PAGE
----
The boy watches undaunted as his father stabs and slices their enemies. In the final episode, the boy’s father is killed by their ultimate nemesis, an old man who has masterminded their clan’s destruction. Undaunted, the little boy picks up his father’s spear and rushes to drive it through the old man, who, recognizing the boy’s samurai spirit, embraced him in death, calling him “Grandson of my heart.”
 
I asked Kazuo sensei why such a tragic ending would be considered children’s entertainment. He thought about this for a while before answering, “On the deepest level, serious mangas are about spiritual drama and love.”
 
This struck a chord in me. Despite the age of high-tech wizardry, manga/anime continue to distill an ancient ethos of the Far East; a shared cultural matrix between Japan and East Asia, in which fatalism informs the floating world. It teaches that life is precious, and spending time serving the greater good may be the only control one has in the face of unpredictable calamity and uncontrollable and often violent cosmos. 
 
When one lives life for the sake of others by protecting what one considers precious, then one will achieve his human/spiritual truth regardless of the outcome. 
 
Indeed, if American fairy tales are in the business of protecting children from the reality of a cold and belligerent world, Japanese fairy tales told through certain genre of mangas and animes are doing quite the opposite: preparing their charges for the day in which their normal and seemingly sunny life may be abruptly thrown into complete chaos and destruction. Thus, hidden behind those round eyed and perfect-faced cartoon characters are stories of human sufferings and survival rivaling the tragedy of Job.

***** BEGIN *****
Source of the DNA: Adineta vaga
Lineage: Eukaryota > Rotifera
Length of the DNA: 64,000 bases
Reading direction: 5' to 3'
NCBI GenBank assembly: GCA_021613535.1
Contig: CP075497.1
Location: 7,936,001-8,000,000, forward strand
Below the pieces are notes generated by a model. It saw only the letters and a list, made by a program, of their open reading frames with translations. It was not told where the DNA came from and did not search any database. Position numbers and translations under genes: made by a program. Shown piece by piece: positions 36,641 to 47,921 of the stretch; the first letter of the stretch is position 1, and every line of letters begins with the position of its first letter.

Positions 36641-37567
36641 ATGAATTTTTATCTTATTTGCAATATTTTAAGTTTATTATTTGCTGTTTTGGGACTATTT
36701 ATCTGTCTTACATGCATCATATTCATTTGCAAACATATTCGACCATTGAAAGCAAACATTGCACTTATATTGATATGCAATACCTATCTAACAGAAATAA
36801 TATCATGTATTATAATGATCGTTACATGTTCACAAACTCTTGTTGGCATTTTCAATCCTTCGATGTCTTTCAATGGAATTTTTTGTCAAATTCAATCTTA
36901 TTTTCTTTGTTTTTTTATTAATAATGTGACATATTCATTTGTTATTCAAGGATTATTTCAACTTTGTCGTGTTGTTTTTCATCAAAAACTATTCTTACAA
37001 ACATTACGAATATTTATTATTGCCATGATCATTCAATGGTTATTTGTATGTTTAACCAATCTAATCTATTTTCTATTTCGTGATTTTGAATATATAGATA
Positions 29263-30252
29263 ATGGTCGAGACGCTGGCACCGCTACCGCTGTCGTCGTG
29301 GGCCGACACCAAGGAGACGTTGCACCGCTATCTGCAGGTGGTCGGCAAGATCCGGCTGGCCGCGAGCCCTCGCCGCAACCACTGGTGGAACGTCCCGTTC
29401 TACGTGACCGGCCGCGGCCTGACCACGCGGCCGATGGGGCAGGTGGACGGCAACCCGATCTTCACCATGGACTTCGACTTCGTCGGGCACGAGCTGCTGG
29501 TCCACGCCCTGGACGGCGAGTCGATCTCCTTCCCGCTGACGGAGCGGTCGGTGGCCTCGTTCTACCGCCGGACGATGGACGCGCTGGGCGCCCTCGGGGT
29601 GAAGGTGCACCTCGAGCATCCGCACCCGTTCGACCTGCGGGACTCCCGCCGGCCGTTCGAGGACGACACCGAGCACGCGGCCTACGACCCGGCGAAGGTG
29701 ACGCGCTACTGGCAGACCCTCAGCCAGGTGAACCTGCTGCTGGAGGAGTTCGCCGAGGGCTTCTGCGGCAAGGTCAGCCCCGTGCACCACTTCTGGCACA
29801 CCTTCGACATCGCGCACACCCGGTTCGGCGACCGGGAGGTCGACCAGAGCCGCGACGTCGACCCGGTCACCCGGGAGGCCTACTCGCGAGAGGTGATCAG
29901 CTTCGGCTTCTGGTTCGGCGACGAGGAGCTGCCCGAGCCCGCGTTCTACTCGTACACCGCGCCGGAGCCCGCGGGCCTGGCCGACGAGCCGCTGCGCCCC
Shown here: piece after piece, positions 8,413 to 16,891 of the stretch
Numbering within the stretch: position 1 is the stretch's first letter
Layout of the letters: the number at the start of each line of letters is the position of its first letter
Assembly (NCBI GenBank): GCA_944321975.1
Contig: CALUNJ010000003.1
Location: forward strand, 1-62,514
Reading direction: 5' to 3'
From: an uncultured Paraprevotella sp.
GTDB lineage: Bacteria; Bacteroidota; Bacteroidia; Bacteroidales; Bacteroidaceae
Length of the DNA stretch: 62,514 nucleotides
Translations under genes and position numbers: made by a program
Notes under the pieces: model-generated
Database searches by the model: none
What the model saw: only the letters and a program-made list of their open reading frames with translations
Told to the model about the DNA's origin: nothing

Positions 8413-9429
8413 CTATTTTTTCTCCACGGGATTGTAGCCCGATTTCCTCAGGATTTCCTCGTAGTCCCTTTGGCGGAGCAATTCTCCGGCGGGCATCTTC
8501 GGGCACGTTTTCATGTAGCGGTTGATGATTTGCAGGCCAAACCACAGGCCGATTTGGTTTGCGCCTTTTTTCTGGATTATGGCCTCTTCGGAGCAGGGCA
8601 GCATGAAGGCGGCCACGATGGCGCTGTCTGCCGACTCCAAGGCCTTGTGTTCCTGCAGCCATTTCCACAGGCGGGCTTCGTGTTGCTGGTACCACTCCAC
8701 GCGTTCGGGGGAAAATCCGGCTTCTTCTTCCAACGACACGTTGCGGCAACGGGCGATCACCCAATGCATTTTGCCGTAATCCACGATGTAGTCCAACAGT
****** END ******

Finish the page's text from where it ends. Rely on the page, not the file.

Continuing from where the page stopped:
No wonder these Japanese genres are rivaling the church of Disney, and anime continues to enthrall children and young adults across the globe. It is in part because they don’t belittle their viewers but treat them as adults to be.
 
Now, as I watch in horror the story of Japan in the aftermath of the huge earthquake and devastating tsunami, I see their points more clearly. My grandmother’s old fairy tales, with their countless wars and natural disasters, evolved over the millennia and merge with anime as warning, as an admonitory mythos, and as a way to prepare the next generation for cataclysm and grief.
 
Here’s another inspirational and true story with anime sensibility. The story, which has been widely distributed on the Internet and global media, is told by an immigrant in Fukushima, where the nuclear reactors continue to send radiation out of their broken roofs and walls.
 
A nine-year-old boy watched as the tsunami swept away his father from the balcony of his school. His sister and mother, too, were presumably swept away with their house near the beach. Yet, despite such losses, when given a bag of food, he went to the front of the food line and gave it back to the food distributors. He told the astonished man who gave him the food to nourish himself, “I see a lot more people hungrier than I am. If I put it there, then they will distribute the food equally.” 
 
The adult who told this story wept, “Who knew a boy in the third grade could teach me a lesson on how to be a human being at a time of such great suffering?” The boy, having no superpower, having lost his family, nevertheless becomes a kind of anime hero, someone who sacrifices for the greater good and achieves human truth.
 
A year after the Twin Towers of the World Trade Center in New York City were destroyed by terrorist attacks, I visited Ground Zero. There were many visitors and gawkers about, and next to me were a few teenagers with their charming Midwest accents, snapping photos. As they surveyed the terrible destruction before them – shattered concrete and melted steel of what was once an ivory citadel -- one of them said, with reverence in his voice, “Man, this is, like, right out of Akira!” 
 
I watch anime nightly along with news of Japan’s unfolding devastation, and the story lines ring truer now. In this post 9/11 world, where war drones fly and preemptive strikes and revolutions are the norm, where ominous storms keep gathering and growing stronger -- if not at our shores then in our collective unconsciousness – and where the earth keeps trembling, it may very well be that those apocalyptic narratives are the very medicine that could assist us all. Adults and children alike, in Japan and elsewhere, now bear witness to the churning tides.
 

New America Media editor Andrew Lam is the author of East Eats West (Heyday Books, 2011), his new collection of 21 essays. His previous book, Perfume Dreams: Reflections on the Vietnamese Diaspora won a Pen American award in 2006. 
 
Listen to his radio commentary here.

Jacob Simas